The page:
In April 2000, President Clinton established by presidential proclamation the Giant Sequoia National Monument, to ensure that 329,000 acres of giant sequoia groves would be protected from logging and bulldozing. However, the U.S. Forest Service has released its draft management plan for the monument, which abandons the agency’s duty to protect and restore forest ecosystems, wildlife, geologic formations, paleontological resources, and archaeological sites. The Forest Service also ignores the clear language of the proclamation that says monument lands are not to be opened for commercial logging operations, and proposes instead to “protect” this monument with extensive logging disguised as “fuels reduction” or “restoration” — even in groves of the ancient giants.

The draft management plan tosses aside the Forest Service’s own science, which finds that logging activities are the main cause of fire risk and severity. The monument proclamation requires a science advisory board to guide the Forest Service in developing this plan, but thus far this board has been merely commenting on superficial queries but giving no substantial guidance.

The only alternative in the draft plan which does *not* call for major logging is Alternative 4. It calls for tree cutting only in the near vicinity of structures and in areas of high human use, as recommended in recent fire behavior studies. In the general forest, Alternative 4 relies primarily on hand thinning and prescribed fire to restore the forest. It increases compatible recreation such as camping, hiking, riding, and cross-country skiing, while it restricts off-road vehicle use to forest roads.

What You Can Do:

Please write to the Forest Service by March 17 and ask them to protect the Giant Sequoia National Monument from logging. To view a copy of the draft plan online, visit the monument’s website at:

Four public meetings will be held from February 10th through the 18th in Porterville, Bakersfield, Fresno, and Los Angeles; see the website for details.

Please send your letter to:

Jim Whitfield, Team Leader
Giant Sequoia National Monument
900 West Grand Avenue
Porterville, CA 93257

Please send copies of your letter to:

Senator Barbara Boxer
1700 Montgomery St. # 240
San Francisco, CA 94111
Fax: (415) 956-6701

Senator Dianne Feinstein
One Post St. # 2450
San Francisco, CA 94104
Fax: (415) 393-0710

Jason Swartz
California Wilderness Coalition
2655 Portage Bay East # 5
Davis, CA 95616
Phone: (530) 758-0380

Points to make in your letter:

1. The preferred alternative, Alternative 6, is completely unacceptable. It fails to value these unique natural wonders — the last remaining giant sequoia trees — and is blinded by the Forest Service’s allegiance to the timber industry. It would open the monument to commercial logging, ignoring the most basic requirements of the monument proclamation. This alternative gives the administration the power to do anything it wants with the least amount of accountability. We suggest you adamantly oppose Alternatives 2, 3, 5, and especially Alternative 6.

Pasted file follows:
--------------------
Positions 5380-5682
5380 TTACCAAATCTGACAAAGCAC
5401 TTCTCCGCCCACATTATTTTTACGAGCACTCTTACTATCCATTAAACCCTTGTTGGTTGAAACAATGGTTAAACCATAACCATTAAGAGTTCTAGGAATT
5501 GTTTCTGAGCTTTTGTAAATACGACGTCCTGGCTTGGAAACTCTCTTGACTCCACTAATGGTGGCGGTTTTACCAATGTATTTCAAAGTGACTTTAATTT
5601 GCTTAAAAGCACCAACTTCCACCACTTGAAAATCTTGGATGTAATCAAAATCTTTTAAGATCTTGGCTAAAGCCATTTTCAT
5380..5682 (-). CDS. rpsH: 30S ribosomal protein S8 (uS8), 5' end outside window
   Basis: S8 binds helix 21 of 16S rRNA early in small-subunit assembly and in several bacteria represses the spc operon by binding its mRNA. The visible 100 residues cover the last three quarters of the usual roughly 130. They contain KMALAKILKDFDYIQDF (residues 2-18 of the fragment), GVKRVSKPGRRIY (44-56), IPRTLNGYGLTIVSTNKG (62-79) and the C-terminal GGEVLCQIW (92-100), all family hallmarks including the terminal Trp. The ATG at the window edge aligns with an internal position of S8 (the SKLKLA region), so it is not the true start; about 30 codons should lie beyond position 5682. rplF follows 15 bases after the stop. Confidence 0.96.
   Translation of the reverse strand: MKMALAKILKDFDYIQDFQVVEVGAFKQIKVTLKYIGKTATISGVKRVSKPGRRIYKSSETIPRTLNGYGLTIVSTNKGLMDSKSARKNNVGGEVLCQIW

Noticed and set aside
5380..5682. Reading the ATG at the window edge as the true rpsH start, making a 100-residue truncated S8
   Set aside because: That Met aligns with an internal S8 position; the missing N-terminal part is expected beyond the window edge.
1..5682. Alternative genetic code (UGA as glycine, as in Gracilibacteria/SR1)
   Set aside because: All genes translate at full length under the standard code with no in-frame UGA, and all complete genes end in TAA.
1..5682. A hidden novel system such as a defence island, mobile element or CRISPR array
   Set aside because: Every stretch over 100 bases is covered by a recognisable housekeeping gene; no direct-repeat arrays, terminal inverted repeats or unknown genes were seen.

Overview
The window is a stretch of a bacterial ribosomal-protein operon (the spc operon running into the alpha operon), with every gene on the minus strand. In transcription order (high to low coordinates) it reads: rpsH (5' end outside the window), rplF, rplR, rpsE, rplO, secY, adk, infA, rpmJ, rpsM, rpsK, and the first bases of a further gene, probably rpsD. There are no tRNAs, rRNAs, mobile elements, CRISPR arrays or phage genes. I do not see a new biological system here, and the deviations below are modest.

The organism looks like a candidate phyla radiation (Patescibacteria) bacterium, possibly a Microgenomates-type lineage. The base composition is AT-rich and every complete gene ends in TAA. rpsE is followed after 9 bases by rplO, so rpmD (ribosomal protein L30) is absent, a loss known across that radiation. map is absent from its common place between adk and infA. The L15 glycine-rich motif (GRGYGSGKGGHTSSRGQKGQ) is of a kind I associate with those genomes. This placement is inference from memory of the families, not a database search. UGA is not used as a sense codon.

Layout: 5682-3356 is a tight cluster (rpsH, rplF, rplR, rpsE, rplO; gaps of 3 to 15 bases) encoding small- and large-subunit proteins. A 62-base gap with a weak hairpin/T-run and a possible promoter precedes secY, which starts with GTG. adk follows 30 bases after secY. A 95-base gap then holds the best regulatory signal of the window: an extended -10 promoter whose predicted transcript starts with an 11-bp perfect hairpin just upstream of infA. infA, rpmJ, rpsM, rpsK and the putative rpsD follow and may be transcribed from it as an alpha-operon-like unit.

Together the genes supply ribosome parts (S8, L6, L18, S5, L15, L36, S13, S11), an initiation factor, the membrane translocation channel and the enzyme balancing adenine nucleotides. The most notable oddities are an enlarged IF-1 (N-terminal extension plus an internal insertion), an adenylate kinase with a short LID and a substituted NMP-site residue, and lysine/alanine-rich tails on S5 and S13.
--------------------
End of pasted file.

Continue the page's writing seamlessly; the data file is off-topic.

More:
2. Alternative 4 most closely follows the original proclamation. We suggest you propose adopting Alternative 4 because it:

a) Has two sensible management zones, one for those areas of high human use and another with an integrated ecosystem approach;

b) It allows tree removal only for fuels reduction in areas near structures and where human safety is a key concern;

c) It relies on hand thinning and prescribed and natural burning as primary management tools; and

d) It allows increased non-motorized recreation and keeps the historic trail network intact.

Your letter must be postmarked no later than March 17, 2003. Thank you for your help!


This JUST came in:

The Sierra Club and other concerned citizens will rally before and speak out at the US Forest Service public meeting being held in Glendale, CA.


Tuesday, February 18th

5:30 pm

The rally will be from 5:30-6. The Forest Service meeting is from 6-8 pm.


The Hilton Los Angeles North/Glendale Hotel
100 West Glenoaks Boulevard
Glendale, CA 91202

For directions, go to or follow these: from I-5, take Hwy 134 East. Take the Brand Blvd./Central Ave. exit and turn left on Central Ave. Go north on Central Ave. for 4 lights to W. Glenoaks Blvd. Turn right on W. Glenoaks Blvd. The hotel is on the right.

If you take Brand Blvd. turn left on W. Glenoaks Ave. There will be reduced rate parking at the hotel for $4. Just tell the attendant you are there for the Forest Service meeting.


5. Wild Sky Wilderness Campaign Gets into Gear

This information comes from the Wilderness Support Center.



The Wild Sky Wilderness Act, which was introduced in May of 2002 by Senator Patty Murray (D-WA) and Congressman Rick Larsen (D-WA) would permanently protect 106,000 acres in the heart of Washington State’s Mount Baker-Snoqualmie National Forest. Sen. Murray and Rep. Larsen met with local stakeholders over two years and the lawmakers built broad consensus for their proposal to create the new Washington wilderness area.

The proposal steadily worked its way through Congress last year, unanimously passing the Senate Energy and Natural Resources Committee as well as the House Resources Committee with bi-partisan support. The full Senate passed the proposal by unanimous consent in November. Unfortunately, the House failed to give final approval to the measure after it got caught up with a series of unrelated bills in a legislative logjam last fall.